CFPB: Small-Dollar Overdrafts Are Big Problems for Some (Aug. 5, 2014)
Debit card-initiated overdrafts are leading to disproportionate charges for cardholders, with fees often larger than the overdraft amount, according to a new report by the CFPB. The study found that the majority of debit overdraft fees were incurred on transactions of $24 or less, while the median overdraft fee was $34.
While overdrafting can provide consumers with access to needed funds, the practice has drawn lawmaker scrutiny, especially around the issue of fees. In 2010, federal regulators began requiring banks to obtain cardholder consent before enabling overdrafts on most ATM and debit card transactions. Some banks voluntarily eliminated fees for small overdrafts, and some cap the number of fees charged in a single day.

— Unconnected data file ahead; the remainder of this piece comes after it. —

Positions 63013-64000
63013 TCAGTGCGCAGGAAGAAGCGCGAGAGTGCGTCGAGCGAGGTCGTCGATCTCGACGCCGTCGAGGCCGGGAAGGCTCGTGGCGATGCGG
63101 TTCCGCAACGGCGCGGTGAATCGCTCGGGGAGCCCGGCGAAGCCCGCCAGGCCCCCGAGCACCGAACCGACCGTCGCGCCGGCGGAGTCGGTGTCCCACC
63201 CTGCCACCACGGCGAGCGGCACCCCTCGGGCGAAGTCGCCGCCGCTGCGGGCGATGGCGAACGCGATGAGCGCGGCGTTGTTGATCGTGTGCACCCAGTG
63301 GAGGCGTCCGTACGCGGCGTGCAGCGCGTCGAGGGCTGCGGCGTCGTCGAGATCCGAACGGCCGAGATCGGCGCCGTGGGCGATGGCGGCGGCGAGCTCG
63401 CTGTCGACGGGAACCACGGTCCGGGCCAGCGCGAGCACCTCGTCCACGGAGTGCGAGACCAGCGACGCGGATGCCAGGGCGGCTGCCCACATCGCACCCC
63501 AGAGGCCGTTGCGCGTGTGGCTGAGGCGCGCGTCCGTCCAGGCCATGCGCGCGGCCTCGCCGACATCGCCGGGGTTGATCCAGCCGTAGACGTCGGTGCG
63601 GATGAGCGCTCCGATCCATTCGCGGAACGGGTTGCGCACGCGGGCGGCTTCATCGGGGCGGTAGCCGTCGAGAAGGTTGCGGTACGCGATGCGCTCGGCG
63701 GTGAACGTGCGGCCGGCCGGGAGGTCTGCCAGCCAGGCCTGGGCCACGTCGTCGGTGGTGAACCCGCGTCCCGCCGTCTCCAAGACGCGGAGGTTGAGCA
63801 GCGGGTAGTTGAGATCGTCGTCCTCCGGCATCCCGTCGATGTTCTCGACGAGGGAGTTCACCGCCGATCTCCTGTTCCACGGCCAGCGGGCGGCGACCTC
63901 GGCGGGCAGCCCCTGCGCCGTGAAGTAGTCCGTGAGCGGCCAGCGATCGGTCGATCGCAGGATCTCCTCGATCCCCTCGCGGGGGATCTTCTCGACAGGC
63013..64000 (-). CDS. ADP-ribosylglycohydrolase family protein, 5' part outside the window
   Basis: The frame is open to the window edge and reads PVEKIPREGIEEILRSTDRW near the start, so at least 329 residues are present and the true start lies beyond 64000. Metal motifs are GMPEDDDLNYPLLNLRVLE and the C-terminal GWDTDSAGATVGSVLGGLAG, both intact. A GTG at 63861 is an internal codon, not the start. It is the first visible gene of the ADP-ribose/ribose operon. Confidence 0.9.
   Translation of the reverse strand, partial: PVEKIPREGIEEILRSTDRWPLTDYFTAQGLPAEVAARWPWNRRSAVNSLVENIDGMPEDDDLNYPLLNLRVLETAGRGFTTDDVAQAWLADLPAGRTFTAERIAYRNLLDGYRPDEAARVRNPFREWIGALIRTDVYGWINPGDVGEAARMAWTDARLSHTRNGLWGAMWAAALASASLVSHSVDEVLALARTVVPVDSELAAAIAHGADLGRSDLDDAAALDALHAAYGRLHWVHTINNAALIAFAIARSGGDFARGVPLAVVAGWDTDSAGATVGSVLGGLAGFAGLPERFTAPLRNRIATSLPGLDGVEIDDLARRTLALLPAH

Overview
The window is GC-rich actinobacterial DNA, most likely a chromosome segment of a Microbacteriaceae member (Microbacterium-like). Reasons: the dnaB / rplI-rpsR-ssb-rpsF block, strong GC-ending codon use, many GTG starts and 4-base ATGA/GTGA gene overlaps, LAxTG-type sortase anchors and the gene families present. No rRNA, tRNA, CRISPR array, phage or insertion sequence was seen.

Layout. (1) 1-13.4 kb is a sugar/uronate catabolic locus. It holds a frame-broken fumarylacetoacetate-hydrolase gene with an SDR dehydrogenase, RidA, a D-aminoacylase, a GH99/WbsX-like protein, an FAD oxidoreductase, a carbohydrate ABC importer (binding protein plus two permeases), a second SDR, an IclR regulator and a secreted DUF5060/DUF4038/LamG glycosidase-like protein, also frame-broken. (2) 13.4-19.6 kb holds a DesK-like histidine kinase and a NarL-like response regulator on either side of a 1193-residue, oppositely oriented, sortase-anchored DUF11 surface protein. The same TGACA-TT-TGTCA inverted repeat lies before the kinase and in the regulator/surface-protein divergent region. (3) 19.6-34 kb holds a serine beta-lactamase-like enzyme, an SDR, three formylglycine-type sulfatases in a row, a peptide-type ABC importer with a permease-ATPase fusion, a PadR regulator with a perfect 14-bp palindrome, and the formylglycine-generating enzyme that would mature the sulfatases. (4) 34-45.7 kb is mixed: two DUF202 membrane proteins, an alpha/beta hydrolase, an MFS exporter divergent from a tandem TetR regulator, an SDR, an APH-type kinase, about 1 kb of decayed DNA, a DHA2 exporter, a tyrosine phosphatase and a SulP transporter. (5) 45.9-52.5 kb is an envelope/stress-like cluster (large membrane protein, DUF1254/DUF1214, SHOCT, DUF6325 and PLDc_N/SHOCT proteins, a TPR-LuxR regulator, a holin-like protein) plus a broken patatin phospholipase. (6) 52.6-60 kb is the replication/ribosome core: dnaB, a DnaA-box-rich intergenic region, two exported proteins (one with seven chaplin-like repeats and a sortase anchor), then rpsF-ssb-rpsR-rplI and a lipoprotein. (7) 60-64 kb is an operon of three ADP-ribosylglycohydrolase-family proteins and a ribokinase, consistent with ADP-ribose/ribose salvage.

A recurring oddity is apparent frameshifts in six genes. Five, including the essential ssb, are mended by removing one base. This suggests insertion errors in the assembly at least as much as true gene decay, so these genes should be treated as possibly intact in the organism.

The CFPB’s latest report, however, “raises concerns that despite these recent changes, a small number of consumers are paying large amounts for overdraft,” the agency said. While overdrafts accounted for more than half the fee income from consumer checking accounts held by banks in the study, the majority of these fees were generated by only 8 percent of accounts. There is industry speculation that the study is laying the groundwork for additional regulation around checking account overdrafts.
Overdrafts relating to prepaid products were not part of this study, but the CFPB has said prepaid overdrafts are among the main issues it is considering as it formulates its proposed prepaid rules, set to be released later this summer.
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